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When dining at an Indian restaurant, an order of naan is one the essential items to consume. Even Indians always order naan at Indian restaurants, because it is not a type of Indian bread that is typically made at home. (Truly authentic naan should be cooked in a super hot clay tandoor oven, with charcoal or firewood, and that is not something most us have at home.) Traditional naan is made with white flour mixed with yeast as the leavening agent, which is then cooked in a tandoor. The final product is a pillowy flatbread that is then served plain or brushed with butter. Naan is usually eaten as an accompaniment to the many savory Indian gravy-laden dishes like korma, kofta, and daal, where you can use the naan as a vehicle to mop up all the sauces and chutneys and gravies. In recent years chefs have grown creative with various naan toppings, ranging from sesame seed naan to blue cheese naan. The chefs in our local D.C. restaurants have also taken a turn for the imaginative when it comes to making naan. Here are the most exciting options currently offered in the city.

Bindaas’ Spinach and Paneer Naan

Doughy naan stuffed with creamy spinach and heaps of fresh paneer. This is the best naan in town. It is super savory, with the earthiness of spinach and the richness of cheese. It comes glistening in a silver bowl, perfect for dipping in one of Bindass’ delicious karees.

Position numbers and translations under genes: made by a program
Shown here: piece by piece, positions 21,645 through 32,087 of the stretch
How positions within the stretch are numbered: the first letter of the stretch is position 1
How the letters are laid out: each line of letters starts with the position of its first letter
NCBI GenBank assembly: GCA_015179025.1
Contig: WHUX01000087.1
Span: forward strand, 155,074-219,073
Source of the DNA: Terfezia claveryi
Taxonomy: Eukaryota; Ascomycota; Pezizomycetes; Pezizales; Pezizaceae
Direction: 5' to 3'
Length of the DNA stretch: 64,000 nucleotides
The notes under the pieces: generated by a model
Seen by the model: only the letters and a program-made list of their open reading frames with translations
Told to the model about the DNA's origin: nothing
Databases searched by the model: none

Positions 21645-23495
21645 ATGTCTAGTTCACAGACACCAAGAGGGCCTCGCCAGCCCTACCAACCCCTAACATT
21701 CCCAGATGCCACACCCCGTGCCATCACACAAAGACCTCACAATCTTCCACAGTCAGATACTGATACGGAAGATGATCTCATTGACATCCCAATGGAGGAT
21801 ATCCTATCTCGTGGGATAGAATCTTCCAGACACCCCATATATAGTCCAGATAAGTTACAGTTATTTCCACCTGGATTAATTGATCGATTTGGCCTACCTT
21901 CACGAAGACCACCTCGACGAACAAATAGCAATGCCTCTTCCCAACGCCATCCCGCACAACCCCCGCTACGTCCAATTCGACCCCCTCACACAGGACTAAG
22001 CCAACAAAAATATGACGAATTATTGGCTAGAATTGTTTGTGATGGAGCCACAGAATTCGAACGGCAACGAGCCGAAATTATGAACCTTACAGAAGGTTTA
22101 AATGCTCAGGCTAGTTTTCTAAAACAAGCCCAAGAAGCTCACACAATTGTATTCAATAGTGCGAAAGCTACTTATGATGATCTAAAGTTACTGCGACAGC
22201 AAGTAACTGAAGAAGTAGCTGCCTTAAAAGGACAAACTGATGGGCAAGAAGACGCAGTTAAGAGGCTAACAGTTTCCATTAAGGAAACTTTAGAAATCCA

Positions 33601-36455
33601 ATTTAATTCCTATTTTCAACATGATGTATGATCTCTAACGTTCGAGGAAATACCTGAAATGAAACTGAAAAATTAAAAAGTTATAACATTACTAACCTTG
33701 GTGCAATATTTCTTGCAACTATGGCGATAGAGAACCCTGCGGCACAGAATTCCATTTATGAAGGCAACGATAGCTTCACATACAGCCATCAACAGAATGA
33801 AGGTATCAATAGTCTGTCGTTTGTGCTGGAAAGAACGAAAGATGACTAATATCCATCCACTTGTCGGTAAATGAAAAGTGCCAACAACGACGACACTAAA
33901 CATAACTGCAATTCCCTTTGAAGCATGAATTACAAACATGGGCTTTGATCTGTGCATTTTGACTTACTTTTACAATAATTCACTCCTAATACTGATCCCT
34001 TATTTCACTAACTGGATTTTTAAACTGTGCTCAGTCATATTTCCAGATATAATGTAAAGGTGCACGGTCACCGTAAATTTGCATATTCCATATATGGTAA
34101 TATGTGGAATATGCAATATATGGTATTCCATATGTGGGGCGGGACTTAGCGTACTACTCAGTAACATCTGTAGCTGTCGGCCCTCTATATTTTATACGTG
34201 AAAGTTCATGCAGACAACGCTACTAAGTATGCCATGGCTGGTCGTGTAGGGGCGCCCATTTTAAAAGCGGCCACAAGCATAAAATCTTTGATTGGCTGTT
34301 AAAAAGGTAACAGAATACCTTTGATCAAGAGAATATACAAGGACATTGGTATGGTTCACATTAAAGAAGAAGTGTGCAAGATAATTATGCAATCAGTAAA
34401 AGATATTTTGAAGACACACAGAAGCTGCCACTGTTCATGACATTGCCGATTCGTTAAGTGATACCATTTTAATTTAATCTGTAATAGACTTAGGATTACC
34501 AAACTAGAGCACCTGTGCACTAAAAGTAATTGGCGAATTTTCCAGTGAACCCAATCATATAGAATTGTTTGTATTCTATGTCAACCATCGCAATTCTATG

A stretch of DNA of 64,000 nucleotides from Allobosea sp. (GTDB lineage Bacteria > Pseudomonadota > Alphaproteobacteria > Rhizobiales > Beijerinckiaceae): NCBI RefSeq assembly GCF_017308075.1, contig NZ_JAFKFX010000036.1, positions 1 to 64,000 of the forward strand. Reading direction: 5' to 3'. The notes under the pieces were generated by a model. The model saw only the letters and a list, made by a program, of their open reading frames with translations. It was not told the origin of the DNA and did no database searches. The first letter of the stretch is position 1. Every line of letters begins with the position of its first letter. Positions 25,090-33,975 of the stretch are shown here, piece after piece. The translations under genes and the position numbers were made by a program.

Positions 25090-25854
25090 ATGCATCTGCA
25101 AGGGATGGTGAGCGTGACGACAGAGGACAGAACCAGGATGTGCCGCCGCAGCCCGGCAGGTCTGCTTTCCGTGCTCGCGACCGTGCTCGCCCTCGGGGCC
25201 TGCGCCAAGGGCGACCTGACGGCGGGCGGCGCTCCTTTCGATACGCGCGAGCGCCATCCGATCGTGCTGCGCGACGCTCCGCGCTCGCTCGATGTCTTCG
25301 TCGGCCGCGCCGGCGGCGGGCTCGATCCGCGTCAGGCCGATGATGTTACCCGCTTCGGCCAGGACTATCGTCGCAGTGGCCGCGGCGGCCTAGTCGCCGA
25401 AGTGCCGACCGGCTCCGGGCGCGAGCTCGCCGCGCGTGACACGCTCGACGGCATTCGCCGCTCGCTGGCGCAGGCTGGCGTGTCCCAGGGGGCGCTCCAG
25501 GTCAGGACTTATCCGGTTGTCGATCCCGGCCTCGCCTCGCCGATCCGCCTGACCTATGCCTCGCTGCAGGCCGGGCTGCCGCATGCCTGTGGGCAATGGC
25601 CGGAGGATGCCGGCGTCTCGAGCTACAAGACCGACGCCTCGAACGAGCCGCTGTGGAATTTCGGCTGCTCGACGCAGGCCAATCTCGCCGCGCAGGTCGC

Rasika West End’s Truffle Naan

If you are looking for the most decadent naan in town, this is the one for you. Drenched in truffle oil, this naan has the heady scent of truffles and the bread itself is doughy and crispy and burnt in all the right spots.

Karma Modern Indian’s Cheese and Herb Naan

For a naan that is almost like a white pizza, head to Karma Modern Indian. Smothered in melted cheese and adorned with fresh herbs like cilantro. The naan is chewy and rich, and frankly can be eaten as its own dish rather than an accompaniment!

Punjab Grill’s Whiskey Smoked Sugar Naan

It’s a little sweet and very heady; this may be our city’s most unique naan yet. The bread itself is light and crispy and the sweetness is not overpowering. I would sample it on its own to taste the unusual flavor before dipping in it anything!


Jewel of India’s Peshwari Naan

Peshwari naan is baked stuffed with raisins and pistachios, adding a divine sweet and crunchy element. It is typically brushed with butter at the end, which of course makes it even better. It hails from Peshawar, Pakistan.


Pappe’s Garlic Naan

While garlic naan isn’t so unique, the one at Pappe is particularly divine. With heaps of garlic bits dotting the bread, a smattering of herbs and plenty of butter, the fragrance alone of this naan will have you swooning. Just don’t kiss anyone afterwards!


Indique’s Butter Naan

It sounds simple, but when the dough is cooked just right and is smothered with melted butter there are few things that are better.


Masala Art’s Rock Salt and Cilantro Naan

Cilantro is heavily used in Indian food; its bright citrusy flavor is a great match to the strong, warm spices used in Indian food. The sprinkling of rock salt adds just a bit of salt and crunch, and takes this naan to a different level.